Music » Music Features

"I’ve sold Scorpions albums to 10-year-olds and Glenn Campbell albums to high-schoolers."

by and

comment
3 Dachshunds in Edmond, OK. Thursday, March 17, 2016. - LAUREN BIERI
  • Lauren Bieri
  • 3 Dachshunds in Edmond, OK. Thursday, March 17, 2016.

It’s hard to overstate the uncertainty that gripped the recording industry during the opening bars of the 21st century. Legal action against file-sharing services like Napster did little to stop the surge of online piracy, brick-and-mortar giants toppled like so many neatly-stacked cassette tapes and aurally overloaded iPods screamed that the ways fans interacted with music was undergoing a revolution.

Record Store Day began in 2007 — a year after the iconic, California-based Tower Records retail chain filed for bankruptcy and closed shops across America — as a way to promote independent music retailers in the wake of that disruption. Now a high holiday for vinyl geeks across the globe, this anticipated third Saturday in April routinely welcomes a deluge of special releases, unique in-store events, live performances and swelling crowds at independent record shops.

Record Store Day (RSD) offers pledged retailers an opportunity to introduce themselves to new audiences, and each year, many area shops seize it. From Edmond to Norman, locally owned stores around the metro host April 16 events and sales and celebrate their independence.

Indie anchor Guestroom Records is an obvious choice for those hoping to snatch special Record Store Day limited-edition reissues, expanded releases and exclusives from alternative giants like Hüsker Dü and The Flaming Lips.

Afrika Bambaataa & The Soulsonic Force’s exclusive RSD 12-inch vinyl remixes of “Planet Rock” (Provided)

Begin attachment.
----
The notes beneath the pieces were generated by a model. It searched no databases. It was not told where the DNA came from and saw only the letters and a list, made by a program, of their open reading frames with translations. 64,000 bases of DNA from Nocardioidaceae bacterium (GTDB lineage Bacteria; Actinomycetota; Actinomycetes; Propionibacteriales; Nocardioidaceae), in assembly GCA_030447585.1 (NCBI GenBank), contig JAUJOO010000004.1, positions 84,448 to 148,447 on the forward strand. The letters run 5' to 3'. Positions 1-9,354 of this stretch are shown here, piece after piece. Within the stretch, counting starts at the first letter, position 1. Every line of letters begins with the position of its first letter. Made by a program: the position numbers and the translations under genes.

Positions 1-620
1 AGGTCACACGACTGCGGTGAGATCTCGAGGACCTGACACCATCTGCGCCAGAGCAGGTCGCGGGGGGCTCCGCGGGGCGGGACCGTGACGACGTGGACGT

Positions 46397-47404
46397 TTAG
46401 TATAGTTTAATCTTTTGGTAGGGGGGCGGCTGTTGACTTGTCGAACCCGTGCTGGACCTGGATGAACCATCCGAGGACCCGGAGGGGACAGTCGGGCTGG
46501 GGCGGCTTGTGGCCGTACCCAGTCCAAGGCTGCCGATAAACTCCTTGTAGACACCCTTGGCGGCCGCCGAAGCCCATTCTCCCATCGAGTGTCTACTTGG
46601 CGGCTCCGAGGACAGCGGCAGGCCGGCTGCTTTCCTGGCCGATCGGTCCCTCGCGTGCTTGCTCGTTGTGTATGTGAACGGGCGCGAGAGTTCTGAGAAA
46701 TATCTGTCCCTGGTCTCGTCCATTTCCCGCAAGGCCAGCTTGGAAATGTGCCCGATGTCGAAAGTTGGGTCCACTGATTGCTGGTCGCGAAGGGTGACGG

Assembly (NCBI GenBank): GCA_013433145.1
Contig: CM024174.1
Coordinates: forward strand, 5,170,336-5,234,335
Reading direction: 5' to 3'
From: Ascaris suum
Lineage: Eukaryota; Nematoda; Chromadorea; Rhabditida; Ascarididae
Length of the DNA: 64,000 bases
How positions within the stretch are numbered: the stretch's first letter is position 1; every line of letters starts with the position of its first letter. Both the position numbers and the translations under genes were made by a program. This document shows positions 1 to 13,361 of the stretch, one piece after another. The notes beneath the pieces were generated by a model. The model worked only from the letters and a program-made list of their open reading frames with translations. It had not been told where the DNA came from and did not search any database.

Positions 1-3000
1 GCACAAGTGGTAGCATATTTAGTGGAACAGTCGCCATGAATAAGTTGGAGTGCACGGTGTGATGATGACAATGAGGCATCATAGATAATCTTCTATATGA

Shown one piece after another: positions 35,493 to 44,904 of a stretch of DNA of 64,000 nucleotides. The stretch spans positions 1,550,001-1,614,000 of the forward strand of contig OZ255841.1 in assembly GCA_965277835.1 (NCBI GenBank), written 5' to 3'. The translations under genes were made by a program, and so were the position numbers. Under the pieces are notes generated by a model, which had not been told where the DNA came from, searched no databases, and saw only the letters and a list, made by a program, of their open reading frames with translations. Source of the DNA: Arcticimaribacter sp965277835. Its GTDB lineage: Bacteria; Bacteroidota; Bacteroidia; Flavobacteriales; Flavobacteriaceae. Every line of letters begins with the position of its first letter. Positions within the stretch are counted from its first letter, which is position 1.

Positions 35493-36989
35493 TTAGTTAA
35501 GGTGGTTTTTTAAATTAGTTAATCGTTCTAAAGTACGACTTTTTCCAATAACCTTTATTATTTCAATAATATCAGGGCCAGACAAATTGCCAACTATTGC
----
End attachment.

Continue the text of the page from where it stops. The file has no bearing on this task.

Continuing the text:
• Provided
  • Afrika Bambaataa & The Soulsonic Force’s exclusive RSD 12-inch vinyl remixes of “Planet Rock”

But RSD regulars know by now that different shops receive different releases. Shop owners can request specific releases — say, Afrika Bambaataa & The Soulsonic Force’s exclusive RSD 12-inch vinyl remixes of “Planet Rock” or Matthew Sweet’s double LP exclusive RSD release of Goodfriend (Another Take on Girlfriend) — but they won’t know how many copies they’ll receive, if any. And most indies will not hold RSD releases for shoppers; albums must be purchased in-person. That’s the point: Get out and enjoy the human experience of discovering music in a locally owned, independent store with knowledgeable staff and like-minded audiophiles.

Trolley Stop Record Shop in OKC, with its trove of well-curated used, collectible, rare and new old stock LPs, is a great place to start. While Trolley Stop is not a pledged RSD retailer, store owner John Dunning is fiercely independent. He is planning what he calls “a big to-do” featuring live music, food and drinks. Other metro-area shops — such as the new 3 Dachshunds Records & Collectibles shop in Edmond — offer discounts and special merchandise.

3 Dachshunds owner Jack Ware said he’s marking down all the vinyl in his store for Record Store Day.

“I’m going to have a crate of records for 25 percent below wholesale,” Ware said. “I’ll have a few special drawings that day as well. This will be our first Record Store Day, so we’re really excited to be a part of it and see who it brings out.”

3 Dachshunds in Edmond, OK. Thursday, March 17, 2016. - LAUREN BIERI
  • Lauren Bieri
  • 3 Dachshunds in Edmond, OK. Thursday, March 17, 2016.

Ware said he chose to open a brick-and-mortar record shop, even in the age of streaming services like Spotify, because there is a demand for vinyl. Even so, the response stunned him.

“What I have discovered with this store — and it surprised me; I never expected this — is the amount of young people getting into vinyl,” he said. “Just about all of my Christmas sales came from parents buying turntables for their kids. They might be streaming a lot of their music, but they still care about records.”

The albums they care about also surprised him.

“I’ve had kids in here buy Fabian albums or pick up stuff by The Everly Brothers. I’ve sold Scorpions albums to 10-year-olds and Glenn Campbell albums to high-schoolers,” he said. “In fact, had a mom come in just the other day who bought her young son a turntable, and you know what kind of records he wanted? Ragtime! That was amazing to me.”

While storeowners like Ware are optimistic about the future of over-the-counter music sales, the industry panic during the early and mid-2000s wasn’t unjustified. Earlier this month, no less a cultural bellwether than Kanye West announced he would no longer release physical CDs — he called the unadorned artwork of 2013’s divisive Yeezus an “open casket” for the medium — and few would argue with him.